The Sag Harbor School District last week reported that costs for school busing, office administration, maintenance, utilities, and operations are increasing only marginally in its 2021-22 budget proposal. A senior school official also announced a target tax-levy increase of 1.5 percent, which is a smidge under the maximum that Sag Harbor would be allowed to enact under New York State's limits on tax levy increases.
"This is the lowest increase we've had in seven years," Jennifer Buscemi, the district's business official, said during a Feb. 8 school board meeting. "Right now, the budget is really tight and we're trying to do the best we can to stay within those limits."
Sag Harbor's maximum tax levy increase is actually 1.5091 percent, meaning the district's current budget proposal is just $3,600 below the state-imposed tax cap.
The tentative, overall spending plan for 2021-22 is $44.87 million, up from the current year's budget of $44.33 million. The difference, of a little over $539,000, represents a 1.22 percent year-over-year increase.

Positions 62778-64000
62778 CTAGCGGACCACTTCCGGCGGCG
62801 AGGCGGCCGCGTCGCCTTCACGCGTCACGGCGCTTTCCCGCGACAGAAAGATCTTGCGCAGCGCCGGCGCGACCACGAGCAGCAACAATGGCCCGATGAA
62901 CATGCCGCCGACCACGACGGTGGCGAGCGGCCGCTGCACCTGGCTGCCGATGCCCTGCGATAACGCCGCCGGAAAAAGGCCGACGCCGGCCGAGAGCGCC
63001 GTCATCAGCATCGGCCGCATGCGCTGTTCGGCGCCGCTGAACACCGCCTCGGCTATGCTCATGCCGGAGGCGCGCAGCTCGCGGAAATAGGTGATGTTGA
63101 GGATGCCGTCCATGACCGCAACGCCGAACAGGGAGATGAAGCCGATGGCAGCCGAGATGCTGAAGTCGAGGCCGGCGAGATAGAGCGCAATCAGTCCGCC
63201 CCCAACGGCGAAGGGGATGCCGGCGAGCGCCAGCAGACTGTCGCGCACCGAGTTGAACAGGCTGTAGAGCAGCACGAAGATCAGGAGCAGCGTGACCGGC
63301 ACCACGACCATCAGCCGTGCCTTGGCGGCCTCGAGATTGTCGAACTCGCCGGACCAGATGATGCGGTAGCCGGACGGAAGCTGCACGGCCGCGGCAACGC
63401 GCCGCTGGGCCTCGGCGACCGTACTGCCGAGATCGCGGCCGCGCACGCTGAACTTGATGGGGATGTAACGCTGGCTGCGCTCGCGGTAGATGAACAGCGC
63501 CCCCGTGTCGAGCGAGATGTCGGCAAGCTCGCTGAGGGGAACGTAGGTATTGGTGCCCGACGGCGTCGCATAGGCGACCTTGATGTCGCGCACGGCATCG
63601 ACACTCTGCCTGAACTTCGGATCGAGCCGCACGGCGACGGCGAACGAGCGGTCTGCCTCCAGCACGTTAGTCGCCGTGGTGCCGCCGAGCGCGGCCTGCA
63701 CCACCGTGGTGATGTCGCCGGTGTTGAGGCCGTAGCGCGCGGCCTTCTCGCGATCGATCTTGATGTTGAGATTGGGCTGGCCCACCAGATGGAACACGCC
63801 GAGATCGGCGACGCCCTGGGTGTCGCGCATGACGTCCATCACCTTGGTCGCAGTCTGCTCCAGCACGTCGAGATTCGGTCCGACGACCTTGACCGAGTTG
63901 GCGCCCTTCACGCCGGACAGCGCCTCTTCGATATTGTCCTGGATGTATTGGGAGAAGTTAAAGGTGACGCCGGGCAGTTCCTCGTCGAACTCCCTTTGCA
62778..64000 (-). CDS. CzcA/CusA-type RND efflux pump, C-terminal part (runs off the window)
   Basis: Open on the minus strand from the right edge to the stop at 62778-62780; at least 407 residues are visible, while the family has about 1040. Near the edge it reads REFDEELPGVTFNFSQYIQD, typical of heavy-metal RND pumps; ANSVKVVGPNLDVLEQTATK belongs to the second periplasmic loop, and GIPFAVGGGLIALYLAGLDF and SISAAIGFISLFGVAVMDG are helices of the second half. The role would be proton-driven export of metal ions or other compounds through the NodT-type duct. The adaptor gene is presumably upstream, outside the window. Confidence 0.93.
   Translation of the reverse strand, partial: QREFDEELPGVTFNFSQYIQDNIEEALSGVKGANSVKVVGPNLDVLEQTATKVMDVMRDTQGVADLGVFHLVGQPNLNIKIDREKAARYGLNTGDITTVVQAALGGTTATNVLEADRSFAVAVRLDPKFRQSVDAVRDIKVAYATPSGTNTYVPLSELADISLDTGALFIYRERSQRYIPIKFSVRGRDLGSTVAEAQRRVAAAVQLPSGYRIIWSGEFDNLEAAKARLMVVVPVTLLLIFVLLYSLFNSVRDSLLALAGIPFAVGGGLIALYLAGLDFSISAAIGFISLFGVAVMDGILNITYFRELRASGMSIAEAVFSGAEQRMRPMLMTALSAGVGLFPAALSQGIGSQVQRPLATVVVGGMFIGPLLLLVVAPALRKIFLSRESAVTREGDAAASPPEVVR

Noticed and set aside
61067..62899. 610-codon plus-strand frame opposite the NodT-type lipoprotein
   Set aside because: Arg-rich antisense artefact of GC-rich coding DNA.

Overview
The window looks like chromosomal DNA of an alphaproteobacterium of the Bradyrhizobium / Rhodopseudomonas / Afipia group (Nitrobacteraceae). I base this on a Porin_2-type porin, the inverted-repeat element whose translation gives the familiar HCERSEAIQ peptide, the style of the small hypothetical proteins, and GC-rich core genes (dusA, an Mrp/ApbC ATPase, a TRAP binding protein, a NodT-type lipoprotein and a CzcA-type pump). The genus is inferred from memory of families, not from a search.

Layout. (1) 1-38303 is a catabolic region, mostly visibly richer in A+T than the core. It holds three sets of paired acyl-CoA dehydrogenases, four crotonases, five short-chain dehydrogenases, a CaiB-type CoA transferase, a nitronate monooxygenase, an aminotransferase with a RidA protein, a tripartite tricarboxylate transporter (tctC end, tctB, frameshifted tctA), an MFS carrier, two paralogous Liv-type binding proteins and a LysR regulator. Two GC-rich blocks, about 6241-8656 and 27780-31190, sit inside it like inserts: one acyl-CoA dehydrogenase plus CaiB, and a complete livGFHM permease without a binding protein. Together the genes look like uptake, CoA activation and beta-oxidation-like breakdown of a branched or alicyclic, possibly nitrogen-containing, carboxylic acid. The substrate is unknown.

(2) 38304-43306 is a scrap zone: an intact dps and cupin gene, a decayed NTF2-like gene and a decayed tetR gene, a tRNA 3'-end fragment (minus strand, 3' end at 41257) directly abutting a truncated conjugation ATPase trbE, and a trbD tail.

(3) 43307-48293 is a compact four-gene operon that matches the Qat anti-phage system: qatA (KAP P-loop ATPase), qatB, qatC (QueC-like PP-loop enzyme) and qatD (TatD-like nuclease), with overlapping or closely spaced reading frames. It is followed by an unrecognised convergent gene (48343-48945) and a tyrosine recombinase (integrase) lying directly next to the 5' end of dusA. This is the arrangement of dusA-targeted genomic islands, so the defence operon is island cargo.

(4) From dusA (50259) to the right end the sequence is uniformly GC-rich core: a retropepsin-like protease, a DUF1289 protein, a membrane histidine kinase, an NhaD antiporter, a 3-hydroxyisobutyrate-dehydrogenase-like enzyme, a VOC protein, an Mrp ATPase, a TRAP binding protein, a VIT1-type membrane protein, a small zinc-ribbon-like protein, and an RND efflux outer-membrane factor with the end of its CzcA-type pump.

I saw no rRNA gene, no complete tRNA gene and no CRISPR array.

The good news for most districts, Ms. Buscemi said, is that they were recently told by state officials that there would not, in fact, be a 20-percent cut in state money given to schools. That was the word this time last year because of Covid-19.
There's more good news for Sag Harbor: The district is also taking in a surplus of revenue this year in the form of tuition from nonresident students. There are now 57 such students, mostly from the Wainscott and Sagaponack districts, for whom Sag Harbor will collect $1.2 million in tuition this year. That is more than $421,000 over what was planned in 2020. Next year, Ms. Buscemi anticipates 51 students and $1 million in tuition revenue.
Sag Harbor also expects to carry a surplus into next year of more than $92,500 in school busing costs. "We have been receiving more revenue than we have budgeted" from shared transportation agreements with the Bridgehampton, Wainscott, and Sagaponack School Districts, Ms. Buscemi explained. It could be even higher, she said, because busing for field trips and sports games is on hold because of the pandemic.
On March 1 at 6:30 p.m., the school board and administration will discuss budget proposals for Pierson Middle and High School and the Sag Harbor Elementary School, along with athletics and special education.